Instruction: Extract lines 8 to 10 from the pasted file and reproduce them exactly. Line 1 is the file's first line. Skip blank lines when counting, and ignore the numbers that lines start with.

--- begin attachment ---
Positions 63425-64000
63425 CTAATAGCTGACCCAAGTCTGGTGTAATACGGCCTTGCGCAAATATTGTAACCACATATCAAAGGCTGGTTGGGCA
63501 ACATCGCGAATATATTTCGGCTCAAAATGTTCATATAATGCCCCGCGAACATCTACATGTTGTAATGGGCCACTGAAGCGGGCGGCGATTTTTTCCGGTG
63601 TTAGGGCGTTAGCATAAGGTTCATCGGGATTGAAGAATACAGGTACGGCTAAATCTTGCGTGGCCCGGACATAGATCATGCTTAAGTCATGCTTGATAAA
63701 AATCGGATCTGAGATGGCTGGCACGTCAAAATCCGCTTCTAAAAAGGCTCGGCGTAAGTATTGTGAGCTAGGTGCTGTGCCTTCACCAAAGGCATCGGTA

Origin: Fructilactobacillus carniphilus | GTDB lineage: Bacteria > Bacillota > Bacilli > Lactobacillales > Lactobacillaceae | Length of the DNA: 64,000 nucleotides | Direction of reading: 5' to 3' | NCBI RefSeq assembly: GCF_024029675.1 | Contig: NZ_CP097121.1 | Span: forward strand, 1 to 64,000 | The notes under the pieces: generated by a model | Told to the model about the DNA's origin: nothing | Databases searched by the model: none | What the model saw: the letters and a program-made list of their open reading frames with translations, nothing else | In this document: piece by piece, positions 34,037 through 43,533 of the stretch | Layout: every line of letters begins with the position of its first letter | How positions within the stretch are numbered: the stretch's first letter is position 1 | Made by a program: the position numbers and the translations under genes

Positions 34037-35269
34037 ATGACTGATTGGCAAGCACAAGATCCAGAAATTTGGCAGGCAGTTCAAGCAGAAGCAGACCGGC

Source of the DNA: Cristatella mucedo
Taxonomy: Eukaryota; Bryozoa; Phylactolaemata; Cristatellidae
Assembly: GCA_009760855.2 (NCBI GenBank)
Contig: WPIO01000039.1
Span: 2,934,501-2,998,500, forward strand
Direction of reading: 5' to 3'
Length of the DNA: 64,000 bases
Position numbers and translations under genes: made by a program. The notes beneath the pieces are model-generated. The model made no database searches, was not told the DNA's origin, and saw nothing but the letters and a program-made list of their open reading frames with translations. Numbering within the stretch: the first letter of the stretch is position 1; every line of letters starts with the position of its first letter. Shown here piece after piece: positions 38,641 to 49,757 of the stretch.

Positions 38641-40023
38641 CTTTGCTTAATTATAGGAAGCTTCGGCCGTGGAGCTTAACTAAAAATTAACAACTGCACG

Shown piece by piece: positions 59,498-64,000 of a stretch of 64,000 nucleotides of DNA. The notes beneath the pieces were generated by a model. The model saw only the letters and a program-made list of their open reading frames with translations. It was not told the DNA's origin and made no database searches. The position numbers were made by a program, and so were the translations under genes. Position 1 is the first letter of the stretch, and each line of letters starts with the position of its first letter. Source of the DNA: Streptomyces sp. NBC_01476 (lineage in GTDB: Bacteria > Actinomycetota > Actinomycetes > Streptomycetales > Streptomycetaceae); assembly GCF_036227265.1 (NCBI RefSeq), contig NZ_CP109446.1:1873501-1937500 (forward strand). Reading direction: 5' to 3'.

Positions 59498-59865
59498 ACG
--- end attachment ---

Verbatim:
34037 ATGACTGATTGGCAAGCACAAGATCCAGAAATTTGGCAGGCAGTTCAAGCAGAAGCAGACCGGC

Source of the DNA: Cristatella mucedo
Taxonomy: Eukaryota; Bryozoa; Phylactolaemata; Cristatellidae